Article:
An organization created to benefit a particular individual or a private group – also called private benevolence – cannot become a registered charity. To qualify for registration, a charity must show it provides a real benefit to the public or a significant portion of the public.

Private foundation

When it registers a charity, the Canada Revenue Agency assigns the charity to 1 of 3 categories: charitable organization, public foundation or private foundation.

The choice of category depends on whether the charity focuses on carrying out its own activities or funding other organizations, the structure of its board of directors and its sources of funding.

Private foundations can either carry on their own activities or fund other organizations called qualified donees, or do both.

Registered charities must follow slightly different legal rules depending on which category they fall into.

Probation

A sentence (penalty) imposed on someone found guilty of a crime. This sentence puts certain limits on the person’s freedom. For example, the person might be prohibited from disturbing the peace or contacting someone.

Probation officer

Probation officers prepare “pre-sentence” reports at the request of the courts. Pre-sentence reports are read by judges before giving out sentences to people found guilty of crimes. The reports evaluate how well the guilty person can readjust to life after committing a crime.

Probation officers also accompany people as they try to reintegrate into society, and, if necessary, refer them to people in the community who can help them.

Probation with monitoring

This is when a person found guilty of a crime must regularly report to a probation officer or someone else named by the court.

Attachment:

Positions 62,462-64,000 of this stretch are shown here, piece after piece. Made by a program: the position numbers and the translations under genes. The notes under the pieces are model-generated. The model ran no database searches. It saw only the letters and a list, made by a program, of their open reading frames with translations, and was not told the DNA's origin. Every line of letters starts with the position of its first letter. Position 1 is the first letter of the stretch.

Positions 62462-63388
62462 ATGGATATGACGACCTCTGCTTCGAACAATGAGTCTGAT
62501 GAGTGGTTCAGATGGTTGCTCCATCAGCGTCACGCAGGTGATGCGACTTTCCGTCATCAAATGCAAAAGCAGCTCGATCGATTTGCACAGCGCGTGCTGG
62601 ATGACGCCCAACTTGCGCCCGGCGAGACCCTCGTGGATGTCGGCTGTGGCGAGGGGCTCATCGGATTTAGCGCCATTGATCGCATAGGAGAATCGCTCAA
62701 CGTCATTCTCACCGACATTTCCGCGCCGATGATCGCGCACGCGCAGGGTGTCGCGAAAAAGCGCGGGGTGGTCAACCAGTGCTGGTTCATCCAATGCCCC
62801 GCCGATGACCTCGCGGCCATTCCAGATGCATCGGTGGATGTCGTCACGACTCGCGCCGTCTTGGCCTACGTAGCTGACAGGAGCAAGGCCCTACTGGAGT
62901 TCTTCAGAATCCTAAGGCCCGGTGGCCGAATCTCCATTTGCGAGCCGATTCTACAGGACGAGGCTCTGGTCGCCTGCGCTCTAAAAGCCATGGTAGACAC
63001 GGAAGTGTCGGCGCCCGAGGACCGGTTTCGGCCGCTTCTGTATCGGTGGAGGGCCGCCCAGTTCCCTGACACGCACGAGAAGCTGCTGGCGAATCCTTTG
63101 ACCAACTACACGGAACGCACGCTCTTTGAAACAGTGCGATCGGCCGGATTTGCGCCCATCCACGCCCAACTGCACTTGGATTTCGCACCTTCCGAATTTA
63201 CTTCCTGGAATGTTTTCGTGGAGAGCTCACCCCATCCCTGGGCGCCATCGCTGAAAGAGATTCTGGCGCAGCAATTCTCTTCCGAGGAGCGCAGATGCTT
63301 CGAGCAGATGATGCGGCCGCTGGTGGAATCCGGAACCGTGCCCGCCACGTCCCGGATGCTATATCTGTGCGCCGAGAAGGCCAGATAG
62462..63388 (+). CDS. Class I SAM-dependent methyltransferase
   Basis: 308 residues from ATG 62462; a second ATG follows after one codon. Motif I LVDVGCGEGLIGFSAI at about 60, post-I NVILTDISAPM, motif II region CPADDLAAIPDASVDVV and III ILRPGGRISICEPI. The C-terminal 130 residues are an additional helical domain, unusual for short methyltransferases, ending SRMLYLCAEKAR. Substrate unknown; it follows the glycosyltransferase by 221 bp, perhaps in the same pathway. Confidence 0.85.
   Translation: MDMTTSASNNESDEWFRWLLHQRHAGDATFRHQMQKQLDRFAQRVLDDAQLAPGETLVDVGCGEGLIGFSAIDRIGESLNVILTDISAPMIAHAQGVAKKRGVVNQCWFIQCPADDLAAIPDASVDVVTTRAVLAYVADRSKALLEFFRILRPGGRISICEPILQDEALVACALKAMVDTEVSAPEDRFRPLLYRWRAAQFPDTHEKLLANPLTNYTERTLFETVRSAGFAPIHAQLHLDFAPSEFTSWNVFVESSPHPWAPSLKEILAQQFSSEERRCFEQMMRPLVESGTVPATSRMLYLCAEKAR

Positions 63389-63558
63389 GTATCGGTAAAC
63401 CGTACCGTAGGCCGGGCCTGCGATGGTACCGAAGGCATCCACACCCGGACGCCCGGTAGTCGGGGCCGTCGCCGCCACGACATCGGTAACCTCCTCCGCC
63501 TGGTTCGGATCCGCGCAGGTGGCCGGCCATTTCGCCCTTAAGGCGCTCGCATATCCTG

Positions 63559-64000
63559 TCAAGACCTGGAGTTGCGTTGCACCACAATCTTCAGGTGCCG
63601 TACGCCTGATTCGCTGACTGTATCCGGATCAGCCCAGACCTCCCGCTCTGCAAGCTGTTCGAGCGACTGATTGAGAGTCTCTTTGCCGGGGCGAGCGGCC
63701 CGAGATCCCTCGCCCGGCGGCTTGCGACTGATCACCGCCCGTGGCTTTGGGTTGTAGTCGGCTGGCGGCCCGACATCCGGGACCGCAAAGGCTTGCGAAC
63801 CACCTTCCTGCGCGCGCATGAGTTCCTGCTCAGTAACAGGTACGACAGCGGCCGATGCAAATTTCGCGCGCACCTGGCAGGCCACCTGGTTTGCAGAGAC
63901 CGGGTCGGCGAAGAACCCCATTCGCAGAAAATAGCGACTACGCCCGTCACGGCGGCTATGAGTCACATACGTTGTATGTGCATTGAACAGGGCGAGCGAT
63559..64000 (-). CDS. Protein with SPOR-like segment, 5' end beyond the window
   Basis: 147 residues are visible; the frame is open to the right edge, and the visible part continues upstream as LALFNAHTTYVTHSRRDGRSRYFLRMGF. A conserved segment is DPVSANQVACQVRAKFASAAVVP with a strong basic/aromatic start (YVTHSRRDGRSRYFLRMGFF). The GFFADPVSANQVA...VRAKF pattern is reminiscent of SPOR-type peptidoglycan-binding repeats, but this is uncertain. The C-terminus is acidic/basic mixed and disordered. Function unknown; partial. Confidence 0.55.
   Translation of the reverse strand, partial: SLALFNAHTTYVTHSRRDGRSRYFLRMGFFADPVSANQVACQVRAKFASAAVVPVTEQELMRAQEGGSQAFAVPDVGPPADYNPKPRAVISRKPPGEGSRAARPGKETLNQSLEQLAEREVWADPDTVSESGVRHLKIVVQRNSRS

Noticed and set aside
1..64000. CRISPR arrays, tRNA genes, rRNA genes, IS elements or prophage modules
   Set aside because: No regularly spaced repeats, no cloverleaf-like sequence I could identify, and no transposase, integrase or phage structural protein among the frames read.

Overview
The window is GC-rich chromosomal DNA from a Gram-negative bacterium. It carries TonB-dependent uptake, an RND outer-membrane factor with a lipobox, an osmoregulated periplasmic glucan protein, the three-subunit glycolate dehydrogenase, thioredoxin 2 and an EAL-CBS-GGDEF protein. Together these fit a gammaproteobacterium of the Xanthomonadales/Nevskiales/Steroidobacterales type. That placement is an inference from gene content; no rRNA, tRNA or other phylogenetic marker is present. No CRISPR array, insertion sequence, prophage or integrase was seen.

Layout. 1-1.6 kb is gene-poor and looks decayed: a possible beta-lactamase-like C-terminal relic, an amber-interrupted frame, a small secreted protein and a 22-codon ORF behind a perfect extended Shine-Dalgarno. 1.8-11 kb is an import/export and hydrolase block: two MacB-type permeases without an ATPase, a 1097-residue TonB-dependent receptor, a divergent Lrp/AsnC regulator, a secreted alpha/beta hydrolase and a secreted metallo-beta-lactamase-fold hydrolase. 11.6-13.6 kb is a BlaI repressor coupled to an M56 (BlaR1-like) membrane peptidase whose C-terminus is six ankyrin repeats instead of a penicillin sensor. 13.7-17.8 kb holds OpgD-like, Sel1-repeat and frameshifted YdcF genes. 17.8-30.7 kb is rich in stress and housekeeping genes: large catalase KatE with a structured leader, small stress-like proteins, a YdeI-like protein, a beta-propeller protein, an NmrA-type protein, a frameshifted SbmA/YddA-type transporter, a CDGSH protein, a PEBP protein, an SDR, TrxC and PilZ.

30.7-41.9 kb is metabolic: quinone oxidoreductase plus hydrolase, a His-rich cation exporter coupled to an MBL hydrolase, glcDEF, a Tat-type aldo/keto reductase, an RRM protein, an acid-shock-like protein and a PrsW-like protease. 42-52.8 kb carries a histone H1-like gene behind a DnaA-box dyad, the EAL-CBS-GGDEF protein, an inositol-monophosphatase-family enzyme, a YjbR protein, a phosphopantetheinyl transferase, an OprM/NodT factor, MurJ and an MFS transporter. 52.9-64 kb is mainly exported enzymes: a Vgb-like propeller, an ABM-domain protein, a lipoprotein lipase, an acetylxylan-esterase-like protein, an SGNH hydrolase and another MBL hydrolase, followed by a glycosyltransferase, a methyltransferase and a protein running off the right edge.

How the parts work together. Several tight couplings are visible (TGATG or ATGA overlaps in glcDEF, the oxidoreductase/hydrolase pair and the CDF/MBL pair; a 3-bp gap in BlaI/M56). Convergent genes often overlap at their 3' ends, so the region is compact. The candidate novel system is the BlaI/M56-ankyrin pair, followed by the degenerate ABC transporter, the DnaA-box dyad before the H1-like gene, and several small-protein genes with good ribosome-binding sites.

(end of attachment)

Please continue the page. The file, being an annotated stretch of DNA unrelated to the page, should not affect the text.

Produce

To file a document into the court record or present it in the courtroom.

Profit

The amount by which revenues are greater than expenses.

Proof

The different ways to establish that a fact is true or a legal document exists. Examples of proof include statements of witnesses who saw or heard something, or an admission by a person that a fact is true.

Proof is also called "evidence".

Public benefit

To be eligible for registration, a charity must show it provides a real benefit to the public or a significant portion of the public.

Public foundation

When it registers a charity, Canada Revenue Agency assigns the charity to 1 of 3 categories: charitable organization, public foundation or private foundation. The choice of category depends on whether the charity focuses on carrying out its own activities or giving money to other organizations, the structure of its board of directors and its sources of funding.

Public foundations use at least half their resources to fund other organizations called qualified donees.

Registered charities must follow slightly different legal rules depending on which category they fall into.

Public official

A person employed by government who is responsible for laws, policies or decisions.

Purposes

The mission of an organization. In other words, what it hopes to accomplish. Purposes are different from “activities”, which are the programs and projects a charity uses to accomplish its purposes. Purposes are also called “objects”.